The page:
In the Interest of Raymond Voisine Jonathan Byers, Special Assistant State's Attorney, Petitioner and Appellee
Raymond J. Voisine, Respondent and Appellant
from the District Court of Sheridan County, South Central
Judicial District, the Honorable Gail Hagerty, Judge.
Jonathan R. Byers, Special Assistant State's Attorney,
Office of the Attorney General, petitioner and appellee.
M. Morrow, for respondent and appellant.
VandeWalle, Chief Justice.
1] Raymond Voisine appealed a district court order finding he
remains a sexually dangerous individual and denying his
petition for discharge from the North Dakota State Hospital.
2] Stemming from his conviction of gross sexual imposition in
2008, the State petitioned to commit Voisine to the state
hospital as a sexually dangerous individual under N.D.C.C.
3] Voisine's actions, leading to his civil commitment as
a sexually dangerous individual, have resulted in six
previous appeals to this Court. See Voisine v.
State, 2008 ND 91, 748 N.W.2d 429 (reversing and vacating
revocation of probation in postconviction proceeding);
Matter of Voisine, 2010 ND 17, 777 N.W.2d 908
(reversing commitment as sexually dangerous individual and
remanding for further proceedings); Interest of
Voisine, 2010 ND 241, 795 N.W.2d 38 (summarily affirming
commitment as sexually dangerous individual); Interest of
Voisine, 2012 ND 250, 823 N.W.2d 786 (summarily
affirming denial of request for discharge from commitment as
sexually dangerous individual); Voisine v. State,
2014 ND 98, 859 N.W.2d 930 (summarily affirming denial of
petition for postconviction relief); In re Voisine,
2014 ND 178, 859 N.W.2d 930 (summarily affirming denial of
request for discharge from commitment as sexually dangerous
4] In December of 2014, Voisine again petitioned for
discharge. The district court held a hearing in January of
2016. At the hearing, the State called one witness, Dr.
Jennifer Krance, a psychologist at the state hospital. Dr.
Krance testified Voisine remained a sexually dangerous
individual because Voisine suffered from a congenital or
acquired condition that is manifested by a sexual disorder,
personality disorder, or mental disorder or dysfunction, he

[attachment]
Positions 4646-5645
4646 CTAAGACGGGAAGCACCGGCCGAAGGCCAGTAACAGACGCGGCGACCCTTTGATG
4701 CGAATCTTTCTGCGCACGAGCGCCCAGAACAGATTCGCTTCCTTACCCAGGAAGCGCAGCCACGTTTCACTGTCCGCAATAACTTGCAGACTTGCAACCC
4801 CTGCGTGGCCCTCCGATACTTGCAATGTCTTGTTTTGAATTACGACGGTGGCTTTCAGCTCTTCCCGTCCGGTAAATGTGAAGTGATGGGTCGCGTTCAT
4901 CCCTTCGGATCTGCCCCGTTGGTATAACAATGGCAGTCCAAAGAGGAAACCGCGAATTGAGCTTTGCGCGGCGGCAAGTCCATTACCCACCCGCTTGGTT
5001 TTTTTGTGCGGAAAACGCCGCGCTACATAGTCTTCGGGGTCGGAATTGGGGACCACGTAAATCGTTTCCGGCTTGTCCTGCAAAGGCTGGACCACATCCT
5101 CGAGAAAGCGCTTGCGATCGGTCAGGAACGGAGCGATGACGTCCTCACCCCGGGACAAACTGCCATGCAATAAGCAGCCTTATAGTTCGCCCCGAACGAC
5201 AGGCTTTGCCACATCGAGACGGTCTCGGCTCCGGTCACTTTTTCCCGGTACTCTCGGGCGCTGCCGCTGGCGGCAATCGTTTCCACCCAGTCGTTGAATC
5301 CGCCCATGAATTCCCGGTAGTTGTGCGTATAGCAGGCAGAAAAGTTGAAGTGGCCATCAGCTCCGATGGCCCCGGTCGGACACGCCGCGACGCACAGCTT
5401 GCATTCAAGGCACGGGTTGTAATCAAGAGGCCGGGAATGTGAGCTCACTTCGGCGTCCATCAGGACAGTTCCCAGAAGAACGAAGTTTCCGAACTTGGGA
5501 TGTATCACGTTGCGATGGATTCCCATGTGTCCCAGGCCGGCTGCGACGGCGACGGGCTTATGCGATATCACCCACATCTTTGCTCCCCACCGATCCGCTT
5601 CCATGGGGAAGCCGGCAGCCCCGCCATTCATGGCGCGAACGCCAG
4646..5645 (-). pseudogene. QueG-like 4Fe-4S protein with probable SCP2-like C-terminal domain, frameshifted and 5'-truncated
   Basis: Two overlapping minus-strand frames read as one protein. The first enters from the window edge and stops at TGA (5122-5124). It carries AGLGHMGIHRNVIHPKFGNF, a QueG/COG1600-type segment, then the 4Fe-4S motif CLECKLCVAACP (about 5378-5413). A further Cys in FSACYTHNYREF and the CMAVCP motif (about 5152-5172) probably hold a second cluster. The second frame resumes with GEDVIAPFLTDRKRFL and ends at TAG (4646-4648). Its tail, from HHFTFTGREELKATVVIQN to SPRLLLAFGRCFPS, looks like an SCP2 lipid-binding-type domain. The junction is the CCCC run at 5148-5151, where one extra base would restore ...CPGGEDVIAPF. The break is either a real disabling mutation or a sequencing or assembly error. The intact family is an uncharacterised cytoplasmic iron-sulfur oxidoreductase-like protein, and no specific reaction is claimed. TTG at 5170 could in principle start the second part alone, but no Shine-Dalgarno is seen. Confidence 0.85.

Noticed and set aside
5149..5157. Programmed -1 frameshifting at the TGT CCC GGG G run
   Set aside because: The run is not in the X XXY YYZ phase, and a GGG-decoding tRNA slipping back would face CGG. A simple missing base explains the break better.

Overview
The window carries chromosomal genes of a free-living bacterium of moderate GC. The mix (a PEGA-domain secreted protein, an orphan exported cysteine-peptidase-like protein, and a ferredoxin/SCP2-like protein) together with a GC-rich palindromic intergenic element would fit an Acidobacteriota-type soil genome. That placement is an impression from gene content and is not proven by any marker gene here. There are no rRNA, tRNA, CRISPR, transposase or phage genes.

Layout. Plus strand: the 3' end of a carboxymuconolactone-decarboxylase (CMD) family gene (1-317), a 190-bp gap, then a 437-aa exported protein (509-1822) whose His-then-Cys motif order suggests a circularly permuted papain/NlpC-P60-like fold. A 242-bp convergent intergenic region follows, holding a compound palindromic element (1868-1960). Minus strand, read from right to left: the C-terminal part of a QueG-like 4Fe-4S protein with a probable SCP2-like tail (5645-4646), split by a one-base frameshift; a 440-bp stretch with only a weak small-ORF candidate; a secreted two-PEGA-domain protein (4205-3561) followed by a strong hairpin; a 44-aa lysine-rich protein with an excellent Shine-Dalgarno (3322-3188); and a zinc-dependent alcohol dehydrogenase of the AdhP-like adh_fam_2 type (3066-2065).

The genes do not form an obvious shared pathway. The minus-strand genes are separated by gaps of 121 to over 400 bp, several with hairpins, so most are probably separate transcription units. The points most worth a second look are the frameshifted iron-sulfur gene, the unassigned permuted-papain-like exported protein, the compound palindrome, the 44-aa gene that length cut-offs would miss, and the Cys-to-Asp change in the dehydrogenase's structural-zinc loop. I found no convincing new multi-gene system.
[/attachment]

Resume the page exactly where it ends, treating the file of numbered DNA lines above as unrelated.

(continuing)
was likely to reoffend, and has serious difficulty in
controlling his behavior. Dr. Stacey Benson, a clinical
psychologist, testified for Voisine. Dr. Benson disagreed
with Dr. Krance's findings and testified she did not
believe Voisine remained a sexually dangerous individual. In
February 2016, the district court issued an order finding
Voisine remained a sexually dangerous individual and
continued his commitment.
5] At a discharge hearing, the burden is on the State to
prove by clear and convincing evidence that the committed
individual remains sexually dangerous. In re J.T.N.,
2011 ND 231, ¶ 4, 807 N.W.2d 570. For the State to meet
its burden, it "must prove three statutory elements and
establish an additional constitutional requirement that is
not a fourth element, but 'is a part of the definition of
a "sexually dangerous individual."'"
Id. (quoting Matter of Midgett, 2010 ND 98,
¶ 7, 783 N.W.2d 27). Under N.D.C.C. §
25-03.3-01(8), "sexually dangerous individual" is
an individual  who is shown to have engaged in sexually
predatory conduct and  who has a congenital or acquired
condition that is manifested by a sexual disorder, a
personality disorder, or other mental disorder or dysfunction
 that makes that individual likely to engage in further
acts of sexually predatory conduct which constitute a danger
to the physical or mental health or safety of others.
State must also prove an additional constitutional
requirement which requires the finding that the committed
individual has serious difficulty controlling his or her
behavior. J.T.N., 2011 ND 231, ¶ 5; Kansas
v. Crane, 534 U.S. 407, 413 (2002).
6] Civil commitments of sexually dangerous individuals are
reviewed under a modified clearly erroneous standard of
review. Midgett, 2010 ND 98, ¶ 6. This Court
We will affirm a trial court's order denying a petition
for discharge unless it is induced by an erroneous view of
the law or we are firmly convinced it is not supported by
clear and convincing evidence. In reviewing the trial
court's order, we give great deference to the court's
credibility determinations of expert witnesses and weight to
be given their testimony. The trial court is the best
credibility evaluator in ...